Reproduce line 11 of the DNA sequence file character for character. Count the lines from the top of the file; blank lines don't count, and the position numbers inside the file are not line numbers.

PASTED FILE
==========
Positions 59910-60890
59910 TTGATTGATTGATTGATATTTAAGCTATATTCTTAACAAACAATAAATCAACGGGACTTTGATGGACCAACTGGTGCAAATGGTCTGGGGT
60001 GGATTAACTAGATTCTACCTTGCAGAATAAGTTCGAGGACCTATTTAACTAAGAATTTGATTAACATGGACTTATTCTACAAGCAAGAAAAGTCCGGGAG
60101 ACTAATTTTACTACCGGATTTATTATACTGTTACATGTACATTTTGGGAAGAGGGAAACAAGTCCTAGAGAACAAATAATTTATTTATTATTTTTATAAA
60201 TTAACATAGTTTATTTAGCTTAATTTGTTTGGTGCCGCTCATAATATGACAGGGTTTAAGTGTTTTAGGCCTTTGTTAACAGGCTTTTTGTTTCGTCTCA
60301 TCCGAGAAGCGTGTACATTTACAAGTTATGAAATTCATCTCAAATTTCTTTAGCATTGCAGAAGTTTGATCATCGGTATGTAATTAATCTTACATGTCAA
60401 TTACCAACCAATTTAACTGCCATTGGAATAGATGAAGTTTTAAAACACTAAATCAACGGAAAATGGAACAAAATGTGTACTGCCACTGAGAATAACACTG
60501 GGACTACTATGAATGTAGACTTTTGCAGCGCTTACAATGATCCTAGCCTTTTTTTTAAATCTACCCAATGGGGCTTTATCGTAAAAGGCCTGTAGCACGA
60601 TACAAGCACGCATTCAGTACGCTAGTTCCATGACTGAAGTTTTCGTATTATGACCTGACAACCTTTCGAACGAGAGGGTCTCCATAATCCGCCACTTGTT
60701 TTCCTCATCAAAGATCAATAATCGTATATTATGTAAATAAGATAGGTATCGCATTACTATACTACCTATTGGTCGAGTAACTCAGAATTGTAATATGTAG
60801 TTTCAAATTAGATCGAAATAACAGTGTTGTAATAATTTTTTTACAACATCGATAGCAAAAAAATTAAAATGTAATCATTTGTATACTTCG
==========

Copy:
60801 TTTCAAATTAGATCGAAATAACAGTGTTGTAATAATTTTTTTACAACATCGATAGCAAAAAAATTAAAATGTAATCATTTGTATACTTCG